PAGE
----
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Saturday, February 13, 2010

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The ALTB in flight.
Image: Missile Defense Agency.

An infrared video of the Airborne Laser Testbed (right) disabling a threat-representative short-range ballistic missile (left) during the initial boost phase.
Image: Missile Defense Agency.

The United States Missile Defense Agency have announced that their airborne laser system has successfully shot down a ballistic missile for the first time. In a test on Thursday the “Airborne Laser Testbed” (ALTB), a modified Boeing 747-400F, detected a boosting short-range missile and tracked it using a low-energy laser. A second low-energy laser was used to measure and compensate for atmospheric disturbance, before the aircraft’s High Energy Laser was used to destroy the target.

The missile was liquid-fuelled and said to be “threat-representative”, possibly similar to a Scud. It was launched from sea, and shot down by the ALTB within two minutes. In a second test less than an hour later, a solid-fuel missile launched from a ground location was also successfully hit by the High Energy Laser, but deliberately not destroyed. A similar missile was destroyed on February 3.

In a press release announcing the successful tests the Missile Defense Agency said: “The revolutionary use of directed energy is very attractive for missile defense, with the potential to attack multiple targets at the speed of light, at a range of hundreds of kilometers, and at a low cost per intercept attempt compared to current technologies.”

The ALTB is described as a “pathfinder” for the use of directed energy in missile defense. It is designed to operate at high altitudes above the clouds, and to detect and destroy ballistic missiles soon after launch whilst they are still in their boosting phase. The aircraft is provided by Boeing, the main laser by Northrop Grumman, and the control systems by Lockheed Martin.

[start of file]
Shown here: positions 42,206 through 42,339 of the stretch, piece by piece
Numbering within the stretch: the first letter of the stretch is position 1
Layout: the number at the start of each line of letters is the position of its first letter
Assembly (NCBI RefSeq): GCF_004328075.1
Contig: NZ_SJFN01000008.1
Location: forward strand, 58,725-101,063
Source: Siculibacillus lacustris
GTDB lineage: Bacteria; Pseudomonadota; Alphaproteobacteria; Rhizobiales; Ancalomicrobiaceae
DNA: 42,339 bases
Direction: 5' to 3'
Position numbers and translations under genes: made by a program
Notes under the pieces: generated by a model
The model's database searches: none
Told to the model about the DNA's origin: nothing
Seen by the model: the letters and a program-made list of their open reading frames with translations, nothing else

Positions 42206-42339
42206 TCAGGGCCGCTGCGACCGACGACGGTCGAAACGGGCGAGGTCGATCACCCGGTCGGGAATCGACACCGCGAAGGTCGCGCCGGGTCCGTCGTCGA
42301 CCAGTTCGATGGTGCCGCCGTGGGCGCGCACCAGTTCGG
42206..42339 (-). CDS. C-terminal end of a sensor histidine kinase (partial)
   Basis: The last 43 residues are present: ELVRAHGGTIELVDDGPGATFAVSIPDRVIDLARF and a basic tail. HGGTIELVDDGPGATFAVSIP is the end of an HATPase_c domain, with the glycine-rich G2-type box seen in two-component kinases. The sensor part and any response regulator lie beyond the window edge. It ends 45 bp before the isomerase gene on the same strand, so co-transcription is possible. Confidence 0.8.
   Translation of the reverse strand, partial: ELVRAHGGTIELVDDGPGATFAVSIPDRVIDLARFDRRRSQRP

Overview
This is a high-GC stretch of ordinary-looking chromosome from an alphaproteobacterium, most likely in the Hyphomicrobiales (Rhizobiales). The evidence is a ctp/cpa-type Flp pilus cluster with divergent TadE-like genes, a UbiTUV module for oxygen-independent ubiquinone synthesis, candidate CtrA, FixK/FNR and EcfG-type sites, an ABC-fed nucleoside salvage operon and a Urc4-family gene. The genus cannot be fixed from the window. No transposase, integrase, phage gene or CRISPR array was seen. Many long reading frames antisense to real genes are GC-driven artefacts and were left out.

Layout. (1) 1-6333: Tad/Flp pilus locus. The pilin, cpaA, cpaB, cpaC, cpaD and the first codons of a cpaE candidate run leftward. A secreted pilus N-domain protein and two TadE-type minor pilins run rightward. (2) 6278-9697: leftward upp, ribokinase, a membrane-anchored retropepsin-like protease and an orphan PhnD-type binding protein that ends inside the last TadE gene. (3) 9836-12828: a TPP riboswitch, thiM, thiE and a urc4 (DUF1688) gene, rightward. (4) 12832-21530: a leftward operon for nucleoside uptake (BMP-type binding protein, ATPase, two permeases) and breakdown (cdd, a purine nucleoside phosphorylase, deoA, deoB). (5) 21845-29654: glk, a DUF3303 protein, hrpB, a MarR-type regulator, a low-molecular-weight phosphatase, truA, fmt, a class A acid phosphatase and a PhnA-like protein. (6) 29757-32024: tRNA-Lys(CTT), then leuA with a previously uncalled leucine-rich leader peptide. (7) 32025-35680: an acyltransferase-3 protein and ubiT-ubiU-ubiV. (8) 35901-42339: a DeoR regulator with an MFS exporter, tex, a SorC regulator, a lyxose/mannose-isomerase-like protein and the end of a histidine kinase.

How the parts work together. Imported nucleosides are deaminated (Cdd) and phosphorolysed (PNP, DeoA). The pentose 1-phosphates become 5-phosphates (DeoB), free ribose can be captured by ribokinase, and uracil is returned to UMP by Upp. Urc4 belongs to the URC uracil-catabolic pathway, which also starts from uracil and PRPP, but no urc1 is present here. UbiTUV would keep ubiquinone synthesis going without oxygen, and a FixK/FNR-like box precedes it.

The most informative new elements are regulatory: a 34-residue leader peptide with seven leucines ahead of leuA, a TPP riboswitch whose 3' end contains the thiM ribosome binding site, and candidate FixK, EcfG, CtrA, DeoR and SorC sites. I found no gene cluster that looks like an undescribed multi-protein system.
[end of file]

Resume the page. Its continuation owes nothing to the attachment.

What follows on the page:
“Through its hard work and technical ingenuity, the government-industry team has produced a breakthrough with incredible potential,” stated Greg Hyslop, vice president of Boeing Missile Defense Systems. He said that the experiment had “made history”.

The US has been working on the program since 1996, and has faced numerous problems in that time. The megawatt-class High Energy Laser is known as the chemical oxygen iodine laser (COIL), and consists of six modules, each as large as an SUV. The sheer weight of chemicals needed was almost too much for the 747 jet. The laser also had problems with accuracy due to atmospheric conditions.

February’s tests were originally scheduled to be carried out in 2002. The amount spent getting the project to this stage has also risen from a planned US$1 billion to $7.3 billion. Last year, Secretary of Defense Robert Gates cut the program back to a single jet for research, suggesting it would not see actual deployment.